The Hervey Foundation for Cats

How Do Cats Communicate with Each Other?

Cat communication graphic

While a cat isn’t able to ask one of their peers how their day is going, they do actually communicate with each other! Their form of communication is a bit more simple than human communication, serving more as a means to let other cats know whether or not they are hostile or docile. There are a few different methods they employ, and we will look at them in this article.

The Eyes

Cat’s eyes can speak volumes. While their sense of sight is nowhere near as strong as a human’s, it has the strength to fend off enemies, gage threats, and identify prey. Cat stares are something we are all familiar with as pet owners, but what does a stare mean to other cats?

Have you ever been in this situation? You’re in a room with one cat, another comes into the room, they stare at each other for a while, then the visiting cat leaves. In this situation, the cat already in the room may have let the other cat know they aren’t welcome through their stare. Some experts believe when a cat winks at you or another cat, it’s their way of saying, “I see you, and everything is okay here.” If the stare is held for a while, they may be saying the otherwise.

A good way of assessing these stares is through the intensity or body language with which they are produced. For example, if one cat is calm and stares at another without any intensity, they may also show they are letting their guard down and it is safe.

When two cats stare at each other and hardly move, eyes dilated, ears straight back, and filled with intensity, this is a good indicator they feel threatened and are ready to fight.

Body Language

Body language, when paired with sight, is a common way for cats to communicate. Body language is an instant indicator of whether or not your cat is willing to interact with another. If they are hissing and their fur is puffed up, they are clearly on edge. However, if the cat is rolling around or showing their belly, they are broadcasting a safe vibe to all other cats. These two are the extremes of the body language spectrum, but what about the subtle side?

Being territorial animals, cats like to keep their own space, even within a shared space. Unless they grew up together, many cats will not invade each other’s personal areas without reason.

Take a living room, for example. With numerous cats around, they may each claim an area of the room and using nonverbal cues, will remind each other to keep their distance if they want to maintain the peace.

On the flip side, cats can show affection for each other through things like touching noses, licking their heads, or laying down on or beside each other.

Scent

Cats communicate with their scent glands all the time. When you see them rubbing their faces or bodies on things, it’s like their version of sending an email to a neighbour saying, “Stay out of my yard.”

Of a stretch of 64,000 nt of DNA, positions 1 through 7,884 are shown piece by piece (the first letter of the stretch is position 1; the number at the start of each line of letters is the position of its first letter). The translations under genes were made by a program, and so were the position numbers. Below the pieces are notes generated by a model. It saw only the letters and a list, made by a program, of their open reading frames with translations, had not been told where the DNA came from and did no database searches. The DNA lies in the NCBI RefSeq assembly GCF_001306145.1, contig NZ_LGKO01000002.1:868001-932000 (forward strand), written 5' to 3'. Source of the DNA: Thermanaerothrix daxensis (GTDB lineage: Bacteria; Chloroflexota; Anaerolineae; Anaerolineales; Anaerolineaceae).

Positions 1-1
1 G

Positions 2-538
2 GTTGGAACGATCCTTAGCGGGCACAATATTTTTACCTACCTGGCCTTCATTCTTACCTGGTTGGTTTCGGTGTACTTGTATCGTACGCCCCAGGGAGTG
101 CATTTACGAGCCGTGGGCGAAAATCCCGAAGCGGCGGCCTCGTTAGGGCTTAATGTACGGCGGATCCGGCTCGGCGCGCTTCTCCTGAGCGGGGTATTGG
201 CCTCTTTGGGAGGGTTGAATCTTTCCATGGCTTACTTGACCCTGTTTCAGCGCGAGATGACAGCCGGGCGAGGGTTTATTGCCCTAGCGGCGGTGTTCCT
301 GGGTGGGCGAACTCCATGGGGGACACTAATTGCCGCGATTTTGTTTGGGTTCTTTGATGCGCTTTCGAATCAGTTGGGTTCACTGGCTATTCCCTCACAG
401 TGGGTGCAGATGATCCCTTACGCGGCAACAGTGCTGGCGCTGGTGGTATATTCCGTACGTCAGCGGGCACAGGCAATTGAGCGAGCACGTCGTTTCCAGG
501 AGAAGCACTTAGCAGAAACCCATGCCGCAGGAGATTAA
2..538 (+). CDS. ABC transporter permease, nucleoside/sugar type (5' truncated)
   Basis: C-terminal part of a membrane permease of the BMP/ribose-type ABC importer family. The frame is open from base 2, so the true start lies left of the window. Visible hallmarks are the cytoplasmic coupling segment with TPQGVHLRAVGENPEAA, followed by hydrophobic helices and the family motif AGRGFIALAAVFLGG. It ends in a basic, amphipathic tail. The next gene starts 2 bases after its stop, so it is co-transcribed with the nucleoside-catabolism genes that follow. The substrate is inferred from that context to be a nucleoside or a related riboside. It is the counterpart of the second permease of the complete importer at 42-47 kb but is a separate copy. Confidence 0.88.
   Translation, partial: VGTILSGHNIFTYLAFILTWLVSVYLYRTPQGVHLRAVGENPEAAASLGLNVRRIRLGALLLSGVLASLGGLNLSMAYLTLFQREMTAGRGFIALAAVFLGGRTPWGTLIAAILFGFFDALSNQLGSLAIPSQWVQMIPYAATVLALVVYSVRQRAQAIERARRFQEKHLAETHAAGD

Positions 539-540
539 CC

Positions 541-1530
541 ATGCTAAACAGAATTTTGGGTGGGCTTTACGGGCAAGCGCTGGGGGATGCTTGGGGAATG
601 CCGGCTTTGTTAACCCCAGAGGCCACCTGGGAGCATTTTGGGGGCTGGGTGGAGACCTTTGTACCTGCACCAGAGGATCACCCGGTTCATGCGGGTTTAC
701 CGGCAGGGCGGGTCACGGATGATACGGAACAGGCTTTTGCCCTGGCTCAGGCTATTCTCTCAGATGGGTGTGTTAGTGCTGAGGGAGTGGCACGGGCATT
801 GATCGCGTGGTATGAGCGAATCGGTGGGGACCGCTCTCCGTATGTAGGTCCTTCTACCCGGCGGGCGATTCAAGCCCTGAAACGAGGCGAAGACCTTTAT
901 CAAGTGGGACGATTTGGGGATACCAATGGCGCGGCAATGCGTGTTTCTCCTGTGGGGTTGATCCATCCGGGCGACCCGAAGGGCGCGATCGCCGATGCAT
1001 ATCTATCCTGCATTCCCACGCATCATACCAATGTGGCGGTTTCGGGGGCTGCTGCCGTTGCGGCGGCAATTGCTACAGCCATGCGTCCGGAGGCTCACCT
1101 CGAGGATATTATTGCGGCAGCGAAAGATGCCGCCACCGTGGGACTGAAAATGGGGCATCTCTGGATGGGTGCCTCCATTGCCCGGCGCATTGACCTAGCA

Scent can be a powerful form of communication for cats as it lets other cats know when they’ve entered their territory without them having to be there to defend it in-person. As humans, it’s hard for us to imagine using our smells to communicate, but in the animal kingdom this is commonplace.

Fighting

Fighting is a last resort behaviour to let other cats know they are serious and do not want them in their space. Most cats fight about territory, but some also fight over food. Fighting for food is less common as most cats are domesticated and receive regular meals from their owners. It may still occur in the wild with more frequency. House cats fight over lots of things, and sometimes they’ll fight just for the fun of it. There is a major difference between playful fights and defensive/offensive fights. If your cats are fighting, you can often break it up with loud noise such as clapping your hands. Do not try to put your hands between them.

But What About Meowing?

Oddly enough, meowing is not a normal cat-to-cat form of communication. Experts say meowing is a learned behaviour cats have adapted to get things from their owners. Since they are smart creatures, they keep track of what noises get the best results from their owners. Perhaps they see their owners using verbal communication and want to get on our level. Either way, its only purpose is to talk to us. Isn’t that interesting?

The only exception would be the noise they make when encountering threats like other cats or animals. The low droning sound they make is not quite a meow and more a guttural sound meant to frighten its foes.

Cats are also able to emulate certain sounds made by their prey. Some can make bird sounds; some make strange lip-smacking noises. Surprisingly, there is a wide range of noises cats can make – quite the contrary to their reputation of being quiet animals.

If you feel like your cats are having issues communicating in a healthy way, there are some methods you can use to try and bring them closer together. We won’t list them here as we are not behavioural experts, but there are numerous resources online available to coach you through the process! Take some time, try some things out, and see how it goes!